The Party: A textbook example of a single-issue party, the ACP "decided to form a political party in order to effect change and create a cycling friendly Australia" and "to address our nation’s cycling and mobility issues". I should stress that just because a party is a single issue party does not mean they should be discounted from your vote, but voters must consider whether supporting this issue is more important to them than the other issues being discussed. There is no telling how a single-issue party focused on cycling will vote on budget measures, social justice issues or any other bill. They may even trade their support to a position their voters oppose in return for support on issue-relevant legislation. That aside, ACP argues that cycling is "a single issue with multiple impacts" and the following policies can be extracted.

Policy 1: Road Safety. The ACP desires a review of compulsory third-party insurance to ensure there is adequate money for injured cyclists and pedestrians (it is unclear but unlikely that this review would look at the hotly debated idea of cyclist registration and insurance for using the road). Other policies include reviews of speed limits, signage and bike lane availability, considering making helmet wear optional for adults and legislating that vehicles overtaking bikes must do so with a 1.5 m clearance when traveling over 60 kph.
Policy 2: Education. Compulsory bike education in schools seems to be the main plank of this policy. There are several aspirations regarding improving attitudes of drivers towards cyclists and ending verbal abuse as well, a requirement that 20% of a driver's learners test should be dedicated to road-sharing questions.
Policy 3: Infrastructure. The ACP health policy advocates diverting 0.5% of the health budget to cycling infrastructure for the health benefits it offers, on top of the 2% of the infrastructure budget requested here. This infrastructure, predictably, includes the creation and maintenance of bike paths and bike storage facilities along with more creative policies to encourage large companies to promote cycling to work and eliminating "permission" buttons to give cyclists right-ow-way at all signaled intersections.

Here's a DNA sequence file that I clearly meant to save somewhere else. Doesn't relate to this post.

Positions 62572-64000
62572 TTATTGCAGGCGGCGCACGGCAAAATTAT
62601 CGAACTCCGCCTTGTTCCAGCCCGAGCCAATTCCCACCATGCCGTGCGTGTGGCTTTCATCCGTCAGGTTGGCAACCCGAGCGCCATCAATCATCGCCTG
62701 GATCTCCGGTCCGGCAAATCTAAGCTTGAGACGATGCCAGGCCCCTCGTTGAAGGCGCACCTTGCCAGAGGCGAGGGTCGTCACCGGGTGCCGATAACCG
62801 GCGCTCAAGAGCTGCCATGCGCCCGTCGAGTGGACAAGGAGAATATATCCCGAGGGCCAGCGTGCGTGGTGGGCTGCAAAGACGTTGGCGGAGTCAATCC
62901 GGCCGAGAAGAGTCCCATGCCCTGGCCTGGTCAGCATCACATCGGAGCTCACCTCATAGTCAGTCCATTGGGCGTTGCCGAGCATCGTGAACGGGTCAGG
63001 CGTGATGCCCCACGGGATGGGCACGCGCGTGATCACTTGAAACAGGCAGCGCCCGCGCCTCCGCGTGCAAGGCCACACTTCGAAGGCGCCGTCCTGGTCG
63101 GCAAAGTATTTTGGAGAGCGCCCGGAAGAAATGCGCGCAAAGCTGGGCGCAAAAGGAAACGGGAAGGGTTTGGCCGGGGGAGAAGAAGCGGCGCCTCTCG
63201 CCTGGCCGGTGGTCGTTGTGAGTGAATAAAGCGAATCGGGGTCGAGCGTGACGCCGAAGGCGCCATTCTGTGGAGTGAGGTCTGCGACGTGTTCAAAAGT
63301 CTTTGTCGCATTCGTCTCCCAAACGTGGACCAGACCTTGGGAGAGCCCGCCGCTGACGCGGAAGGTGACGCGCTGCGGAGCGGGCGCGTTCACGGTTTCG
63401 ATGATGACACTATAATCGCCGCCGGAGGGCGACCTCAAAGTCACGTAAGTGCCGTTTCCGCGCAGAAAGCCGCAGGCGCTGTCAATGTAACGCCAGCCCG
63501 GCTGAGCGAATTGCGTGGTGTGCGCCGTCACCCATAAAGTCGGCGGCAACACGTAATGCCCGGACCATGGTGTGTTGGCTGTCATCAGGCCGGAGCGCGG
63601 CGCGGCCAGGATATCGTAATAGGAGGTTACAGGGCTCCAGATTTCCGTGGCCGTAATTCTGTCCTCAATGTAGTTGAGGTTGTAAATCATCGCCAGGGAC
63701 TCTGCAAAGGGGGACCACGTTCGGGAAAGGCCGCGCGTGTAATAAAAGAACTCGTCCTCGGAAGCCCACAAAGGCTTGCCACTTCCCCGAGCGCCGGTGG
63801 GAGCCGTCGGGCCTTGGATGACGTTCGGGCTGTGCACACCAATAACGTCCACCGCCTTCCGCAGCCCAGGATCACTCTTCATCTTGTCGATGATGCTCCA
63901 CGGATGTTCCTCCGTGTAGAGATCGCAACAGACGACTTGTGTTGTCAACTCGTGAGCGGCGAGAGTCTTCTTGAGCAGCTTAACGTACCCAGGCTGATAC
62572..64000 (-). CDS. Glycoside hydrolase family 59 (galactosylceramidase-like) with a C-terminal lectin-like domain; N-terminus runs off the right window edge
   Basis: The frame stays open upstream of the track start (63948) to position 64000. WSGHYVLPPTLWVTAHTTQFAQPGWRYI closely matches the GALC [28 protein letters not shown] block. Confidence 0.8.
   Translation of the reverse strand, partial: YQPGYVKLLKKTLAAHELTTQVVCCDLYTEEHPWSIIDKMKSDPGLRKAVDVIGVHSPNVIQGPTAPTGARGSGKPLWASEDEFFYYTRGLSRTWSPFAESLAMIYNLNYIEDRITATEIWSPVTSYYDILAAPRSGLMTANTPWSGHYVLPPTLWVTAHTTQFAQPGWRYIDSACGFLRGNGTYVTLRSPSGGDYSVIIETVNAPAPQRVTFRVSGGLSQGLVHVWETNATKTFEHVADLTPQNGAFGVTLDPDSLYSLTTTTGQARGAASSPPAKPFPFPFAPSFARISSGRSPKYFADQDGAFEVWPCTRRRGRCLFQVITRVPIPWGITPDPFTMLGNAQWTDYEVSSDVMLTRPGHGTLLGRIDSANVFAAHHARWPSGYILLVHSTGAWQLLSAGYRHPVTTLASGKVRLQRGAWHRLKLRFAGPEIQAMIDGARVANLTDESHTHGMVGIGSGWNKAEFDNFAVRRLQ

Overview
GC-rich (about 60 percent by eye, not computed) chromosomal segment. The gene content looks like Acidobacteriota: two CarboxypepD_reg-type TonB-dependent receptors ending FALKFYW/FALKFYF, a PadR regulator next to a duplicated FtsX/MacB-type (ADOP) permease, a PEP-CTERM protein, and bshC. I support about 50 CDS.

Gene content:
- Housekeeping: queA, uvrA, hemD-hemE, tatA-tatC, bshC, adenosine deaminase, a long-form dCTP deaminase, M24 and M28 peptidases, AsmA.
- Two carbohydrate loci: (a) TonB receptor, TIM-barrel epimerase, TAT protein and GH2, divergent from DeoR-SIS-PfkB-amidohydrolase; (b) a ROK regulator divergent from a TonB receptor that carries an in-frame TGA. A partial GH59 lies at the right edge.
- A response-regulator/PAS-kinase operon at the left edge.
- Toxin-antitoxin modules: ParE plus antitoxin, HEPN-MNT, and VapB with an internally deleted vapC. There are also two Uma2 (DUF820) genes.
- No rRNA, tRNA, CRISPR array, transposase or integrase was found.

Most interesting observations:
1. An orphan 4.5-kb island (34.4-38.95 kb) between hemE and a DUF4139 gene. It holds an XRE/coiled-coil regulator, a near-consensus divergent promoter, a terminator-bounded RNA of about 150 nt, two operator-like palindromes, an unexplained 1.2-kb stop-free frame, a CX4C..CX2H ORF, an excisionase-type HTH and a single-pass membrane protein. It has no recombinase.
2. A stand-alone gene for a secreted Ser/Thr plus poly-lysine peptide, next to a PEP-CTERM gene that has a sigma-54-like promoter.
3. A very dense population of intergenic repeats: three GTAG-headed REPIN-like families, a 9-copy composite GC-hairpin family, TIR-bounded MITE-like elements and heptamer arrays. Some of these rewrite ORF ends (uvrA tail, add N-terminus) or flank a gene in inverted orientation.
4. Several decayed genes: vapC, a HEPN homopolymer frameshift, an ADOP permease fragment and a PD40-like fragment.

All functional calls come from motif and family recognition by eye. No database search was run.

Group F: Nick Xenophon Team

The Party: It is telling that more South Australians can probably identify Nick Xenophon than most members of the federal cabinet. Xenophon is a powerhouse in South Australia and, in many estimations, the NXT is the true third party in the state - a combination of popular (and populist) Xenophon policies and the smack-down the major parties have delivered to a perceived "hippy fringe" party in the Greens. Xenophon will win senate seats in SA and possibly interstate. The question is how many.

Policy 1: Predatory Gambling. Xenophon may as well have legally changed his name to Mr No Pokies MP Nick Xenophon for the way the epithet has been indelibly appended to his name, so this has to be mentioned in any summary. The NXT's policies include maximum bets of $1 on pokie machines and $120 limits on hourly losses, the elimination of ATMs from betting venues, an end to micro-betting on sports events, and an end to all betting advertising during sporting events - particularly those watched my large numbers of children.
Policy 2: Australian Made. Partly off the back of Xenophon's push for a larger portion of the Australian submarine and ship-building contracts to be conducted in SA, the NXT has been heavily pushing for support for Australian goods. This includes forcing government departments and projects to give greater preference to Australian goods and services, more effective anti-dumping laws and an overhaul of food labeling and advertising regulation.
Policy 3: Foreign Investment. Responding to the Kidman land deal in particular, NXT proposes all overseas transactions greater than $5 million should be subject to the approval of the foreign investment board, as well as a clear legislative definition of what constitutes the "national interest" and greater transparency in foreign ownership of Australian resources and industry.


Group G: Australian Progressives

The Party: More or less what the party name says. Progressive policies, opposition to conservative policies, in Australia. What more do you want? The party is relatively new, and this will be their first federal election. The party should be confused with the Australian Progressive Party which launched within days of this party and was quickly devoured by this one be a recent merger of the two.

Policy 1: Industrial Relations. The Australian Progressives want the working week officially reduced from 38 to 32 hours, with flexibility for a four-day working week; they want to cap CEO remuneration at 100 times that of the company's lowest paid employee; they want tax breaks for companies that hire at least 10% of their work force in entry level positions; and they want parental leave for both mothers and fathers to be slowly extended up to 52 weeks over the long term.